Lastly - would it be correct procedure to completely eliminate any existing light (both indoor overhead lights and any light coming in through the windows with black sheets or something) and use only the lights I take with me? I'm asking as I've read here on the forum that it's harder to 'colour correct' when mixing both sets of light. (I'm getting WAY ahead of myself there as I do not currently have any editing software at all .. but I'm trying to plan ahead).
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Old May 17th, 2006, 08:08 AM   #2
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Hi Anthony,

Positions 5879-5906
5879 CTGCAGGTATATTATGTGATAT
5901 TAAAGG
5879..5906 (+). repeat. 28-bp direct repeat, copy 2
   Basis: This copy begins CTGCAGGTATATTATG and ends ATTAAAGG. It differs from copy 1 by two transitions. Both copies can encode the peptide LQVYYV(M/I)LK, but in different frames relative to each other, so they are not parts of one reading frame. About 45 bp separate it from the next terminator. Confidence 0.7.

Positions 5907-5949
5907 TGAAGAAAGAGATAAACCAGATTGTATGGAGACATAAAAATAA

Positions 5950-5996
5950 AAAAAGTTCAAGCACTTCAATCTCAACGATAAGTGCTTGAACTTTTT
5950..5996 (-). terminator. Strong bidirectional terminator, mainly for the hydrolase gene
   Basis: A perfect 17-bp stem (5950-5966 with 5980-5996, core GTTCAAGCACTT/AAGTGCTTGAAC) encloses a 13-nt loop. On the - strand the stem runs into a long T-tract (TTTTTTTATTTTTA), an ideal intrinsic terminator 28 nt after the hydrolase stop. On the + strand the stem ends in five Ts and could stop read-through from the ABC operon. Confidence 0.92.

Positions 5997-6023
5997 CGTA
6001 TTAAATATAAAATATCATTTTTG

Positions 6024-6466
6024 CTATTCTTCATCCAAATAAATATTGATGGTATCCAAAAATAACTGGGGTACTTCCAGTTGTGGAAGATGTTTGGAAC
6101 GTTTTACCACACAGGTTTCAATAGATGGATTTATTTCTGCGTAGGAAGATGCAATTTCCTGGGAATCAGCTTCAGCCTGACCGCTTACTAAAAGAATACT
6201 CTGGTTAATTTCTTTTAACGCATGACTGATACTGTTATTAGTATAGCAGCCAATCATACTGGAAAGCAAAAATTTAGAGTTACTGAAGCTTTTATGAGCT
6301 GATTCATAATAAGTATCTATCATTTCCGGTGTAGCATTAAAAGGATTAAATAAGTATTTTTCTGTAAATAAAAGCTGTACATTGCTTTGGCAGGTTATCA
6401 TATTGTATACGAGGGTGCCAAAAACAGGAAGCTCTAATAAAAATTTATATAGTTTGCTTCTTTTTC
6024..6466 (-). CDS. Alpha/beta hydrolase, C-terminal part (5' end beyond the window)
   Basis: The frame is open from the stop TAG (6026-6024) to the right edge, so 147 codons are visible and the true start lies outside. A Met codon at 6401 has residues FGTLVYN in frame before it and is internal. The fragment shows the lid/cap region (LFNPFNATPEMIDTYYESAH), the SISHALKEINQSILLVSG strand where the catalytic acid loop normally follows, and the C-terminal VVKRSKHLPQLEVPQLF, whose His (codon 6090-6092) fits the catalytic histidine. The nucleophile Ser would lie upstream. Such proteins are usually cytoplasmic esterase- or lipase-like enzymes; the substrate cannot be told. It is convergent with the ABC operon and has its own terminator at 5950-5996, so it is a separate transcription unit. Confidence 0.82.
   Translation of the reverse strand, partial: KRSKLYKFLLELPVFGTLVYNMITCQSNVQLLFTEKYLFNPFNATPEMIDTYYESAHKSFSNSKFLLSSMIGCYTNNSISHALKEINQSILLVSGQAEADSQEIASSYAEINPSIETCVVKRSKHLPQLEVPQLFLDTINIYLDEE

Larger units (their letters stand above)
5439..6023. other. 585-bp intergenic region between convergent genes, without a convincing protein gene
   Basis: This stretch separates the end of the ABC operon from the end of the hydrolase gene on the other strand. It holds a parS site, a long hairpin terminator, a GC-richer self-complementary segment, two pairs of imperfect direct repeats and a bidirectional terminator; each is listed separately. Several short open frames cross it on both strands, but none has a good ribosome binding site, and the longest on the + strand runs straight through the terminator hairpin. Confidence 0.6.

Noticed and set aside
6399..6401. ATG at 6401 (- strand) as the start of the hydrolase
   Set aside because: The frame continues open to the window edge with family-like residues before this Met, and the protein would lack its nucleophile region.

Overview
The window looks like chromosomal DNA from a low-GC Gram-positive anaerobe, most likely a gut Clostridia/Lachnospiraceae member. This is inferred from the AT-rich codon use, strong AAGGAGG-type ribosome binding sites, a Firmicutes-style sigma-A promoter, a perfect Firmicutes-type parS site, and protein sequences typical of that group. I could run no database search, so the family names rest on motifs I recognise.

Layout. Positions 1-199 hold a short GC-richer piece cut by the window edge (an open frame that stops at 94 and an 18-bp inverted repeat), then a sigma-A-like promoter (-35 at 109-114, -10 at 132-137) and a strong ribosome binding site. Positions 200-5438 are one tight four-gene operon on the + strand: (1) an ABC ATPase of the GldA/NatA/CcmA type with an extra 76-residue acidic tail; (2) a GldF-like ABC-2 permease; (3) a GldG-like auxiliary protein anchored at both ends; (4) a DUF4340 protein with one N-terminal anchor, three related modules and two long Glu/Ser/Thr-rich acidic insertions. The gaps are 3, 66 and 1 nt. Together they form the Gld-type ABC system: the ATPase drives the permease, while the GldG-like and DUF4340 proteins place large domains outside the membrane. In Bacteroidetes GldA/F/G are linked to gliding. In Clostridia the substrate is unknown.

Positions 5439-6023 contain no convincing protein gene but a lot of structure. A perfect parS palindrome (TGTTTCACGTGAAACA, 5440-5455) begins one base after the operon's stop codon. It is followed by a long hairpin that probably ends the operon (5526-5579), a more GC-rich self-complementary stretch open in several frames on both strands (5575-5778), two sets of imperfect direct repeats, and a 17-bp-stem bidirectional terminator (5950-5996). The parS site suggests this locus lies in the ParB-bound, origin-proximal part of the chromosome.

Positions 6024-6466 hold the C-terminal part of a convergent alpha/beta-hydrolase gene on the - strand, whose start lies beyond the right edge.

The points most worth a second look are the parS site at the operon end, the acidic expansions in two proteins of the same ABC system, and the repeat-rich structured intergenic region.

I recently got an excellent video interview light kit from Prokit in Chiswick...they are not hugely expensive. They do a Lowel three light kit in a bag for around 700 including a Rifa 300w, a Tota 500w and a 250w rear light.. all in a Lowel bag... excellent service, a real pro shop...

These are not hugely powerful lights, but great for one or two person interviews..

www.prokit.biz

cheers
Gareth
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Old May 17th, 2006, 09:03 AM   #3
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If you are looking for budget, get some clamp on brooder lamps ($8) (big scoop things) and outfit them with flourescent soft whites ($5) (I'm using GE, the Phillips didn't last as long). The flourescents will allow you to throw 3x as many lumens at your subject as incandescents would on a given circuit. Look for the lamps that have the collar bolted onto the socket and post hinges, the pressure fitted knuckles fall apart too easily.